It seems like every week in health and supplement news, there is a new diet, or food and health and wellness trend, dominating the headlines and contouring blog narratives. Think back on it: Atkins. the South Beach Diet, Low-Carb, No-Carb, Paleo, Vegetarian, Vegan…the list goes endlessly on and on. However, the new trendy diet that people swear by in person, on Facebook, in supplement stores, and especially on Instagram, is the Ketogenic, otherwise known as Keto. To some, it’s just another low-carb diet like any other, but upon a quick closer inspection, it has an interesting twist that attracts many people to giving it a chance — and of course, posting about it on their Instagram profiles and stories.
Unlike other low-carb diets, the Ketogenic diet focuses on and encourages a high-fat intake. Picture it: all of the bacon, burgers, butter, avocados, and cheese you could fathom of eating. A charcuterie plate of salami, cheddar, and nuts? All yours. Eggs and bacon? Every morning. Have you heard about putting butter in your coffee? That’s another popular tenant of the Keto diet for starting your day. Chicken wings with stuffed peppers, greek salad, and cauliflower rice? Sign us up for that dinner. As you can, Keto is a low-carb diet with an incredible perk of eating all the high-fat foods you’ve been told to avoid all of your life. Could you ever imagine being told to have more butter and oil to lose weight? It almost seems too good to be true, right? Surprisingly, the Ketogenic diet, based on forcing your body to enter ketosis, is a natural process your body employs.
Ketosis, in simple terms, is when your body eats fat instead of sugar. Carbs are just starchy sugars, which get digested, broken down, and stored as glucose which your body uses for energy – excess glucose is stored in fat cells throughout your body. Any fan of chips, candy, or beer will know that your belly is a hot spot for fat storage. Most people on diets are trying to slim that part of their body, as well as their hips and thighs and everything around them. Ketosis, however, is the process in which your body breaks down and uses up fat cells, creating ketones, when there isn’t enough glucose to use for energy. Could this diet get any better? Let’s keep digging and look at some more pros of going Keto.
For people with type 2 diabetes, or who are pre-diabetic, the Keto diet is an attractive route to take. The Keto diet, with it’s low-carb and low-sugar intake, can help lower glucose levels and give followers a chance to take control. While it is common enough that glucose, and therefore insulin, levels lower over time while following the Keto diet, we strongly encourage you to consult your primary care physician to discuss the benefits and if the diet is the correct choice and route for you to take.
The biggest perk of the Keto diet, like any diet, is obviously the weight loss. By switching your macronutrients – otherwise known as macros, in case you come across that term in the future – to lower carbs and sugars, you will likely see the numbers on your scale drop and your pants feel a bit looser. The reason for this, despite the higher fat intake, is because those sugars cause you to retain water and after lowering them, you lose those excess pounds. Additionally, because of the higher fat intake, you will feel fuller for longer — and bringing it back to the lack of carbs, such as chips and other cracker-based foods — you’ll stop yourself from grabbing those snacks that are too easy to eat a ton of and add weight to your waistline.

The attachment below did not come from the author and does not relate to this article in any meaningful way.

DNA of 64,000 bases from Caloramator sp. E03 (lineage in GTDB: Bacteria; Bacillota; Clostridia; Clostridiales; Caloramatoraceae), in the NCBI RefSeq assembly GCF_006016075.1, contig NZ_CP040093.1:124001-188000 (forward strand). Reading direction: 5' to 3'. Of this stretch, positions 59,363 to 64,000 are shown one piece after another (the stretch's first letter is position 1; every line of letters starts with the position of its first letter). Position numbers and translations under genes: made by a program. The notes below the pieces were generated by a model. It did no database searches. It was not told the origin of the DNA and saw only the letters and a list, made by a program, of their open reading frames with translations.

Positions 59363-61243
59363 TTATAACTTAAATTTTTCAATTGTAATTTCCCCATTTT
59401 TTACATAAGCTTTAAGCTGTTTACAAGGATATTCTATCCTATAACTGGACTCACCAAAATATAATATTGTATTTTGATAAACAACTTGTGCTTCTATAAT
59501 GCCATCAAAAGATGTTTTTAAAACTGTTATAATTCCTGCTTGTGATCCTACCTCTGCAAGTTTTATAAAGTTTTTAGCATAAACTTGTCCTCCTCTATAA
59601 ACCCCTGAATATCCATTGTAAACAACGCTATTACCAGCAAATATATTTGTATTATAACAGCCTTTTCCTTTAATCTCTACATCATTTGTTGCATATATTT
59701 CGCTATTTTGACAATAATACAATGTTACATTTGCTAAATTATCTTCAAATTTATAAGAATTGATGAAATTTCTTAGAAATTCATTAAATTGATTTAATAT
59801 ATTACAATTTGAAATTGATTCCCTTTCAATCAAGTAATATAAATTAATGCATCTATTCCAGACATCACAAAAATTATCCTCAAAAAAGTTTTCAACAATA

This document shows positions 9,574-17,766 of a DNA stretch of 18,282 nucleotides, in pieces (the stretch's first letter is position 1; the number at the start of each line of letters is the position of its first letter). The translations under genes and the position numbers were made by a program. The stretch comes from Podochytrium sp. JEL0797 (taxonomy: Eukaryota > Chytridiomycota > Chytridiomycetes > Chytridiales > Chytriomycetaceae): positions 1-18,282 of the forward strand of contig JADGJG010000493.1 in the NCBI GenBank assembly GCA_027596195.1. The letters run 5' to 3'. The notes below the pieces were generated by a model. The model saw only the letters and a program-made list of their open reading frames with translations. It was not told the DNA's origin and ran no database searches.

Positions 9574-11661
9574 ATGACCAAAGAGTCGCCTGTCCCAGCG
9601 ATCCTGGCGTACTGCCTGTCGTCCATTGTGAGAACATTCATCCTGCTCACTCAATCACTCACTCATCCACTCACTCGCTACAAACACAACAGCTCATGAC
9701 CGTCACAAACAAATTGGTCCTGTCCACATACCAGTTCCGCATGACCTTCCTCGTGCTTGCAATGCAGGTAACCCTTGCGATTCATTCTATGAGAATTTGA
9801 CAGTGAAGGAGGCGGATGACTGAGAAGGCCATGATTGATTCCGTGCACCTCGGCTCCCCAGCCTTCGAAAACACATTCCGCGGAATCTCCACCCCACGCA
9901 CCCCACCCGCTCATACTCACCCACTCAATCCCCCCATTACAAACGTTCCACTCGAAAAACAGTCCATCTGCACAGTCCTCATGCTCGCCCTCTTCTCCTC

So, lowers weight, helps control diabetes, and all the bacon and butter you could ever want. What’s the catch, right? Well, there are a few, but you might be one of the lucky few too dodge these drawbacks. For one, because you’re cutting entire food groups out, you may experience irregularity and some stomach troubles. With the lack of carbs, you’ll also be lacking nutritious fiber, a daily necessity. You should consider picking up a fiber supplement to offset this imbalance.
To add to the lack of foods and fiber, you may not be getting the other nutrients and vitamins you need to maintain your health. You’ll also be cutting fruits (since they are technically mostly sugar which is the building block of carbs). Bananas an apples, which are wonderfully healthy snacks, are not allowed on the diet. Again, it is a wise decision to supplement your diet with vitamins, or to at the very least discuss with your doctor your options for compensating this deficit.
Lastly, that weight loss we talked about earlier: the odds are stacked in your favor that you will see weight loss once you start the diet, as we mentioned. The water weight will fall right off your waistline. However, due to the nature of the diet, some people find it difficult to adhere to it long term. You have to give up a significant amount of foods that a majority of people enjoy. Picture yourself out at a restaurant and only having a handful of options to choose from. Imagine you’re with a friend who orders a big plate of pasta; it’s going to be tempting. It’s going to be difficult to resist the foods you love and used to eat for the foreseeable future. Maybe you have a stronger will than others and can deny those foods indefinitely. To you, we tip our hats. If you can’t, we don’t judge. We love those foods too.
We don’t recommend beginning the weight loss journey alone, nor without proper medical advice. Visit your primary care physician so they can go over your vitals and bloodwork to decide if Keto is the right diet for you. If you get the O.K. and want to learn more from fitness experts, drop us a line. We’re happy to lend our knowledge of Keto, dieting, exercise tips and tricks, and supplements to increase your chances of success. Why wait to achieve your ideal healthy body? Give us a call so we can start the conversation and get you set up and on your way to tasty Keto meals that’ll help you take control of your health.